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How Trump’s trade policy is dividing Republicans

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Masks of US Republican Party presidential candidate Donald Trump are seen drying on shelves at a factory in Jinhua, Zhejiang Province, China, 25 May 2016. (Photo: Reuters).

In Brief

No issue better illustrates the agony and self-inflicted wounds in the Republican Party than the Trump-inspired clashes over the future of US trade policy.


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While the Democratic Party has been wracked by deep divisions over trade for three decades — fuelled by opposition from key constituents such as labour and environmentalist organisations — Republicans have been fairly united in the belief that international trade agreements represented an extension of domestic doctrines of deregulation and market competition to the international level. Added to this was a strong aversion to the crony capitalism that inevitably accompanied the protectionist impulse — as even good Republican businessmen vied to curry favours from government and undercut competition from foreign competitors.

Enter Donald Trump and Trumpism. Though the Republican nominee’s political beliefs are often little more than personal rants, he has established a forceful and destructive anti-trade agenda. In many interviews and speeches he has argued: ‘Globalization has made the financial elite, who donate to politicians, very wealthy. … But it has left millions of our workers with nothing but poverty and heartache. … Trillions of our dollars and millions of our jobs flowed overseas. … Today, we import nearly [US]$800 billion more in goods than we export. We can’t continue to do that.’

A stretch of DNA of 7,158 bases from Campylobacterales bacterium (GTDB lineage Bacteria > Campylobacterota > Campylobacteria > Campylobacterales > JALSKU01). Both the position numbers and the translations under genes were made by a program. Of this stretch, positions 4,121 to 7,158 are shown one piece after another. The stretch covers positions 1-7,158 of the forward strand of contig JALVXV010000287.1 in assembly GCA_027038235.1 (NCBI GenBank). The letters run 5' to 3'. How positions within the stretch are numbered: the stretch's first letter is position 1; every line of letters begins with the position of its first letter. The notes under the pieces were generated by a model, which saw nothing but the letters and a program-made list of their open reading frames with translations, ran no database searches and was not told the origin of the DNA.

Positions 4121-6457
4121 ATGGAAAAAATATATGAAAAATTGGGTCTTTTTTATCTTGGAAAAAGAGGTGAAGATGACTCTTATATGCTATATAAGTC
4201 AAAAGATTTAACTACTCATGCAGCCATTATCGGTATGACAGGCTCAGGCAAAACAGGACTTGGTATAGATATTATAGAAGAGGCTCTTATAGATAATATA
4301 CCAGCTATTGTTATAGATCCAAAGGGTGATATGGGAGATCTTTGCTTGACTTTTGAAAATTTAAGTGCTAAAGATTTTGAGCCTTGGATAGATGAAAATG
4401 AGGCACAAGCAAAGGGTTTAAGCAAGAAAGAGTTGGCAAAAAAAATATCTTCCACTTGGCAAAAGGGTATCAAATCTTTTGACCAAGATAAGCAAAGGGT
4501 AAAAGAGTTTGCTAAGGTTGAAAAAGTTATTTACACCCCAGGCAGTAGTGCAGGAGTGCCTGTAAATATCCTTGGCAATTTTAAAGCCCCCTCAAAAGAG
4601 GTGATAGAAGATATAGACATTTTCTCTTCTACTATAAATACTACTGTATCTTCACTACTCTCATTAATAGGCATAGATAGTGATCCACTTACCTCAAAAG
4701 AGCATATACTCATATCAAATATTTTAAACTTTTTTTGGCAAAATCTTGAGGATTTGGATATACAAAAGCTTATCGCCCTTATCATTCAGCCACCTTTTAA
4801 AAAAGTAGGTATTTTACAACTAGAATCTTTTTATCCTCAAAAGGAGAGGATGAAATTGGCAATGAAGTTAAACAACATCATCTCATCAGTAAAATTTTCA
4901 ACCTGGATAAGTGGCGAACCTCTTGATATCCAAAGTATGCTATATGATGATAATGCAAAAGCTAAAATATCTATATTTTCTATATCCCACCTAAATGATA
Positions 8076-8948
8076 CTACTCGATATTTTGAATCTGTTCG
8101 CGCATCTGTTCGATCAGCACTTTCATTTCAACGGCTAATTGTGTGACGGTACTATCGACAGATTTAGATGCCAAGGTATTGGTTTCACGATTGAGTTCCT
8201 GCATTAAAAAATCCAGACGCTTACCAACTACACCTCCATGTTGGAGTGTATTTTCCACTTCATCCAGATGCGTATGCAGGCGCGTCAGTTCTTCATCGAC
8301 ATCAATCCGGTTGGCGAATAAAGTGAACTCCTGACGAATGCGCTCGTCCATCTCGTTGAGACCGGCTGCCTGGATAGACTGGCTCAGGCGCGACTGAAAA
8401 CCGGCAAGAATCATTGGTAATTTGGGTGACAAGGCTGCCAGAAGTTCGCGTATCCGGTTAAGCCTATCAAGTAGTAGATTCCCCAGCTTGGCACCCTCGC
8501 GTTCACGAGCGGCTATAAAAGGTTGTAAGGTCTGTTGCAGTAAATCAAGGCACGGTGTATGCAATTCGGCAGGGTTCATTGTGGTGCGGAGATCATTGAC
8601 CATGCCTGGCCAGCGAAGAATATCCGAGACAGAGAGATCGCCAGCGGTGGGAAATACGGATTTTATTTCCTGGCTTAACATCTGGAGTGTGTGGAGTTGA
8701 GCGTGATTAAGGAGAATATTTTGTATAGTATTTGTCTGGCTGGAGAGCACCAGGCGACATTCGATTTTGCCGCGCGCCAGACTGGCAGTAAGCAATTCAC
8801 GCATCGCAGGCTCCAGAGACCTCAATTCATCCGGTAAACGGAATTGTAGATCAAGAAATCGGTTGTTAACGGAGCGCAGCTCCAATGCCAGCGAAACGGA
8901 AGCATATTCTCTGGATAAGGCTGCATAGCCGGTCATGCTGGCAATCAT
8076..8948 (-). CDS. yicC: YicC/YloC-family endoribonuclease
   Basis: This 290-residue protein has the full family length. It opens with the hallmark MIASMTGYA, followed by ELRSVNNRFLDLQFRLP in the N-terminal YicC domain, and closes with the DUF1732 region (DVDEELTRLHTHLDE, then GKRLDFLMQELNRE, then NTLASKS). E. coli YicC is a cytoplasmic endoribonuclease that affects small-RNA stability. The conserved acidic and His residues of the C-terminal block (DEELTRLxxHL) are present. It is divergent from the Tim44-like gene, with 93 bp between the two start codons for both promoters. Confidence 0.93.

The direct culprits, according to Trump, are trade deals signed or supported by presidents Bill Clinton, George W Bush and Barack Obama: ‘[First], the disaster called NAFTA [the North Atlantic Free Trade Agreement]. Second, China’s entry into the World Trade Organization. And finally, ‘The Trans-Pacific Partnership is the greatest danger yet. The TPP, as it is known, would be the death blow for American manufacturing’.

This essay is not the place to lay out the full economic rebuttal to the allegations of Trump and other anti-trade advocates’ (usually Democrats) case against US trade agreements. Suffice it to note that the US trade deficit/surplus has no relation to trade policy. It is derived from a simple rule: if your public and private savings don’t match your consumption and investment, you will inevitably run a trade deficit with the rest of the world; if the reverse is true, you will run a surplus. Bilateral surpluses or deficits are meaningless.

On jobs, in the years after NAFTA under the Clinton administration, the United States created some 20 million additional jobs. In the years since China entered the WTO in 2001, and the United States went on to sign 17 bilateral trade pacts, US manufacturing production has increased by 40 per cent.

Yet some key Republican leaders have either caved to Trump’s anti-trade onslaught or thrown up misleading or evasive responses. (House Speaker Paul Ryan is a conspicuous holdout.) Unfortunately, two leading Republicans in the campaign illustrate this point: vice-presidential nominee Governor Mike Pence and former speaker of the house, Newt Gingrich.